The Sony WI-C310 Wireless are the best budget-friendly Sony headphones we've tested. These in-ear headphones have a lightweight, flexible cable that goes around your neck and an in-line remote that allows you to answer calls and control your music when you're on the go. While they don't have the best build quality, the buds are decently comfortable and stable. Their sound profile is well-balanced, with a bit of extra boom in the bass range that may suit fans of genres like EDM and hip-hop, but it doesn't overwhelm instruments and lead vocals, so they're versatile enough for most types of audio content. Their 17 hours of continuous playback can also last you through a few long days at work without any need to recharge.
Like most of the other picks on this list, they don't shine for their mic performance, and your voice may sound thin if you use them for phone calls. However, it's much better at separating your voice from ambient sound than the other, more expensive earbuds recommended here, which is a nice plus if you occasionally make phone calls from moderately noisy places like a busy street or office.
The best mixing and mastering Sony headphones we've tested are the Sony MDR-7506. These over-ears have been around for years and have been the standard for recording, thanks to their well-balanced sound. Vocals and lead instruments are clear, accurate, and detailed in mixes. They also deliver audio consistently across reseats and come with an adapter so you can connect with an amp or mixer out-of-the-box. They're also suitable for purposes like recording a podcast since they don't leak very much audio.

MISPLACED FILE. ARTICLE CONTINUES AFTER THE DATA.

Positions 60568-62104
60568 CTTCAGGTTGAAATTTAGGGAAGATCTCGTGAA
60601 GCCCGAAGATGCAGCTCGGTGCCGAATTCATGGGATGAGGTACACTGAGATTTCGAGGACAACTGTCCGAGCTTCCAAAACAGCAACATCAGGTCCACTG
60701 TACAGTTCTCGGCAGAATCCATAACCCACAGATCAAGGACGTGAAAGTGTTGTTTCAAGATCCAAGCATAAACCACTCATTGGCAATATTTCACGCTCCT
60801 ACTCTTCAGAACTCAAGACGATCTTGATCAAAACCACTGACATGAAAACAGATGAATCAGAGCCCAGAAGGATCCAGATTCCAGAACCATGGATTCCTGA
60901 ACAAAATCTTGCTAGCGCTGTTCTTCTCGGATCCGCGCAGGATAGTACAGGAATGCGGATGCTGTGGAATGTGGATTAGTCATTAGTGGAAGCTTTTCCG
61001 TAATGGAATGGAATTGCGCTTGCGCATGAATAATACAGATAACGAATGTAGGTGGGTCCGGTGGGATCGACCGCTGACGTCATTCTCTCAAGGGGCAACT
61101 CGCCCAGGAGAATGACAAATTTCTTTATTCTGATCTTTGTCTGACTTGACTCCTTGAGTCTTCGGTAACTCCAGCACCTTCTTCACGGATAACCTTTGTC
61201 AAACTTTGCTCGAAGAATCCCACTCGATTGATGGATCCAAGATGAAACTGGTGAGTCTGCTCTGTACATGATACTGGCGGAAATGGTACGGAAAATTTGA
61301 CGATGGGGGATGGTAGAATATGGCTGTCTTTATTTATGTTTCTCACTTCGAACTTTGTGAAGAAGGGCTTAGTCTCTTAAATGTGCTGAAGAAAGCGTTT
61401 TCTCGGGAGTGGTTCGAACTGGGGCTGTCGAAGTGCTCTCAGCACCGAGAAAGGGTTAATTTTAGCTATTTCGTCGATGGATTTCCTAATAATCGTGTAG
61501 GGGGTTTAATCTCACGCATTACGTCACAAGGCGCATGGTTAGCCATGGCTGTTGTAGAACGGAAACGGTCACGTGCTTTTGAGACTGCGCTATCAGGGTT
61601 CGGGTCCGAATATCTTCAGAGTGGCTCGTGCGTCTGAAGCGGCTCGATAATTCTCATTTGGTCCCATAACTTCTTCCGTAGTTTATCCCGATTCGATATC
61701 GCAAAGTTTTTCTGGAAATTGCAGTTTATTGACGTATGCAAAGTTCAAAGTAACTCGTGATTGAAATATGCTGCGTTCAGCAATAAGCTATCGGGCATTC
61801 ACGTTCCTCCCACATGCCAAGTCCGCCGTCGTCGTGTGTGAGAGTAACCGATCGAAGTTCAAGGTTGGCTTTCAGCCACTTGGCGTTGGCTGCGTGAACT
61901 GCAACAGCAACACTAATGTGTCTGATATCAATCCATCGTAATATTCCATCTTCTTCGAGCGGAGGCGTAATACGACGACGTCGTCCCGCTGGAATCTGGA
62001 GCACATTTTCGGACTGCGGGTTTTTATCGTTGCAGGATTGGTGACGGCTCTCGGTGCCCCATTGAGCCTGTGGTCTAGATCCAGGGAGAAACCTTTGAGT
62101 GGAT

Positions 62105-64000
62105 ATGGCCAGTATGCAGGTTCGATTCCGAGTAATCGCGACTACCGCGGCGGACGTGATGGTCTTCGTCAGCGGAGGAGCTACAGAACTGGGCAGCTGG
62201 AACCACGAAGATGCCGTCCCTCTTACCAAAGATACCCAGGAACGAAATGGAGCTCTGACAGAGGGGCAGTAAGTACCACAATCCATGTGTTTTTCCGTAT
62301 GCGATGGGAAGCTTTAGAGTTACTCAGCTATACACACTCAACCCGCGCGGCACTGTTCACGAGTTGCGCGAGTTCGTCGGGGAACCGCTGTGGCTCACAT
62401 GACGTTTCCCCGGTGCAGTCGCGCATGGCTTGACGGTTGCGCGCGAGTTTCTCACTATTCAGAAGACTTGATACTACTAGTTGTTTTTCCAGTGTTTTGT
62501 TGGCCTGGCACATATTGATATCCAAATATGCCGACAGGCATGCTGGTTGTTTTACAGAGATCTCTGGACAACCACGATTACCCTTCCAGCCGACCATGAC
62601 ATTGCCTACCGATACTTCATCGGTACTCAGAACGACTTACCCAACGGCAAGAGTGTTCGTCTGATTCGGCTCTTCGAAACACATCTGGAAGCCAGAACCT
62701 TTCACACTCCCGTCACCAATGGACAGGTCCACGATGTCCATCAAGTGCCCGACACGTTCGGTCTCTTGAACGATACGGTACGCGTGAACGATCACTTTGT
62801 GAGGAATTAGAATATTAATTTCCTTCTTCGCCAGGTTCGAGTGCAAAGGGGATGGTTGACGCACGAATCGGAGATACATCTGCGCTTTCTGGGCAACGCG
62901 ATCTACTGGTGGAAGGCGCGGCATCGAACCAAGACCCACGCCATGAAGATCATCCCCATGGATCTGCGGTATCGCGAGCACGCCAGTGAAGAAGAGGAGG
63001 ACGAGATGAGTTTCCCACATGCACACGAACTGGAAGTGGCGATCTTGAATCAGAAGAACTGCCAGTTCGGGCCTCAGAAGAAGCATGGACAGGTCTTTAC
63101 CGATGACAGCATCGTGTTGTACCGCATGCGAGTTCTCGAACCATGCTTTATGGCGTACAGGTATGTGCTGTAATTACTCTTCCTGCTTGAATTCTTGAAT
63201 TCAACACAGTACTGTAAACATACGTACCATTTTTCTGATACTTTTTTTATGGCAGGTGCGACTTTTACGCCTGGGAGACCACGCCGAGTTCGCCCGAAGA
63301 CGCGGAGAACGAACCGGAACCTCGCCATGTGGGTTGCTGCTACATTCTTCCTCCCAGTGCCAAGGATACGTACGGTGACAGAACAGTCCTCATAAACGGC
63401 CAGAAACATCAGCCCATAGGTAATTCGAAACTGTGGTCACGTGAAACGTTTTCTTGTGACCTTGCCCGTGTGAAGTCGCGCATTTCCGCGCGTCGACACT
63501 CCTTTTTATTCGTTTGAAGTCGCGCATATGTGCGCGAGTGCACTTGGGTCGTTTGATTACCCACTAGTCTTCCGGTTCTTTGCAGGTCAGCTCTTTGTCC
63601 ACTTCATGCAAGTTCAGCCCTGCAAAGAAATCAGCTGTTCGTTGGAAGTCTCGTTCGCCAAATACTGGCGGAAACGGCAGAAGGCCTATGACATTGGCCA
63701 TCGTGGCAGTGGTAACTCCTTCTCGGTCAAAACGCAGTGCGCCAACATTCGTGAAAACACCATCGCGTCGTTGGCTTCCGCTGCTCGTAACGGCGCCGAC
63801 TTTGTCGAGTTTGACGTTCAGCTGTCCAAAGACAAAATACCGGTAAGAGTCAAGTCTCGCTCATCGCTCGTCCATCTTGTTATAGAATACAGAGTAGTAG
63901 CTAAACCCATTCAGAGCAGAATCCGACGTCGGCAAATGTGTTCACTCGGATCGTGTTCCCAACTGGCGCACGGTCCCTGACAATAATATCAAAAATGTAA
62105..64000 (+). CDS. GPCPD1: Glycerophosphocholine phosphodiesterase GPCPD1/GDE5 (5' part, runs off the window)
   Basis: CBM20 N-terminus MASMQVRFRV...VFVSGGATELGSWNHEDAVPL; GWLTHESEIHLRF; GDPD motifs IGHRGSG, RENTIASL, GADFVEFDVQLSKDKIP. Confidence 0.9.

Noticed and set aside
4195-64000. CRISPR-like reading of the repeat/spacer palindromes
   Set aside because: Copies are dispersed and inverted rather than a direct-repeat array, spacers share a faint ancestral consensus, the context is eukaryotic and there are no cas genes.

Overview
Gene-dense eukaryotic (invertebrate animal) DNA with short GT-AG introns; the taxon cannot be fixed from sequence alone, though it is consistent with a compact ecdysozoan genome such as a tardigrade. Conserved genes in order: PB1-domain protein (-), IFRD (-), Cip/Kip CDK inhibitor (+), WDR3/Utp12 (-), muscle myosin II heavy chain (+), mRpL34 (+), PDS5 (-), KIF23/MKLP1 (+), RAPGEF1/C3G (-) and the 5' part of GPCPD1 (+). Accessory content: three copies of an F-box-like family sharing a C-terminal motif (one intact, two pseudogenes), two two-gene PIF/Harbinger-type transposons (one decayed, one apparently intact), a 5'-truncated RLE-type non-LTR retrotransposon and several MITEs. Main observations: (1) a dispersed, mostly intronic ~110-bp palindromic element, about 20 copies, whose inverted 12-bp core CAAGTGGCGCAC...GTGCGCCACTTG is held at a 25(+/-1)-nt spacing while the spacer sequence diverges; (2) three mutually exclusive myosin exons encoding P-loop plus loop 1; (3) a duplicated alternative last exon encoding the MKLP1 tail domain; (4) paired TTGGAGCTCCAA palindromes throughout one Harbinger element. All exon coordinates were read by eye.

However, they may not be ideal if you're looking for a premium feel from your headphones since their build quality is somewhat cheap and plasticky. That said, they have a decently comfortable and lightweight fit well-suited for long sessions in the studio. They can also fold up to help conserve space if you want to toss them in your bag. Their coiled audio cable isn't detachable, which is slightly inconvenient, but it extends over four feet, which should give you a bit more room if you like to move around.
The Sony WF-SP800N Truly Wireless are the best Sony earphones for sports we've tested. These colorful in-ears have a comfortable and stable in-ear fit, thanks to their stability fin design. They're also well-built and certified IP55 for resistance against dust and direct water contact. Their fairly bass-heavy sound default profile can pack extra rumble, punch, and boom to keep you pumped up during tough workouts. If you prefer a different sound, the headphones' companion app includes a graphic EQ and presets for sound customization. The buds also have over nine hours of continuous playback time, which should last through a few long workouts.